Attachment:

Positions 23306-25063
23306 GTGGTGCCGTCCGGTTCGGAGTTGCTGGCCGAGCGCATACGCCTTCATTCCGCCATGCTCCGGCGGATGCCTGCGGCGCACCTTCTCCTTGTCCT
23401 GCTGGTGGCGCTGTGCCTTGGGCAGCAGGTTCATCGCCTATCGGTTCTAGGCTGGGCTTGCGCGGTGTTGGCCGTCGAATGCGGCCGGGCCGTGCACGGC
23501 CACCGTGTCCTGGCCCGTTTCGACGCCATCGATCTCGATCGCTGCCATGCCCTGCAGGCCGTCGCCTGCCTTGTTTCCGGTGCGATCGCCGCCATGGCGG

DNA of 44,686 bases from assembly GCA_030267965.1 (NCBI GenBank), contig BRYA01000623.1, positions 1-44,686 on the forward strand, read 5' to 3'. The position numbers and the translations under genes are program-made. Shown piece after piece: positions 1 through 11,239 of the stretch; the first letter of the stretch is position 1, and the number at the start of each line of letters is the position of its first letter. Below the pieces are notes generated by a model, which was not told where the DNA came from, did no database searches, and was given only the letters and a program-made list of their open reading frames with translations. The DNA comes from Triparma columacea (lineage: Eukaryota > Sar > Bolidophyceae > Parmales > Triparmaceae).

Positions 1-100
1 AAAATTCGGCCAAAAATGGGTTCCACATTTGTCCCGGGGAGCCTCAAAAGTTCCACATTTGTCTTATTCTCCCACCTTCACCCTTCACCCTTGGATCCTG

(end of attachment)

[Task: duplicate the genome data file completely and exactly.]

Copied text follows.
Positions 23306-25063
23306 GTGGTGCCGTCCGGTTCGGAGTTGCTGGCCGAGCGCATACGCCTTCATTCCGCCATGCTCCGGCGGATGCCTGCGGCGCACCTTCTCCTTGTCCT
23401 GCTGGTGGCGCTGTGCCTTGGGCAGCAGGTTCATCGCCTATCGGTTCTAGGCTGGGCTTGCGCGGTGTTGGCCGTCGAATGCGGCCGGGCCGTGCACGGC
23501 CACCGTGTCCTGGCCCGTTTCGACGCCATCGATCTCGATCGCTGCCATGCCCTGCAGGCCGTCGCCTGCCTTGTTTCCGGTGCGATCGCCGCCATGGCGG

DNA of 44,686 bases from assembly GCA_030267965.1 (NCBI GenBank), contig BRYA01000623.1, positions 1-44,686 on the forward strand, read 5' to 3'. The position numbers and the translations under genes are program-made. Shown piece after piece: positions 1 through 11,239 of the stretch; the first letter of the stretch is position 1, and the number at the start of each line of letters is the position of its first letter. Below the pieces are notes generated by a model, which was not told where the DNA came from, did no database searches, and was given only the letters and a program-made list of their open reading frames with translations. The DNA comes from Triparma columacea (lineage: Eukaryota > Sar > Bolidophyceae > Parmales > Triparmaceae).

Positions 1-100
1 AAAATTCGGCCAAAAATGGGTTCCACATTTGTCCCGGGGAGCCTCAAAAGTTCCACATTTGTCTTATTCTCCCACCTTCACCCTTCACCCTTGGATCCTG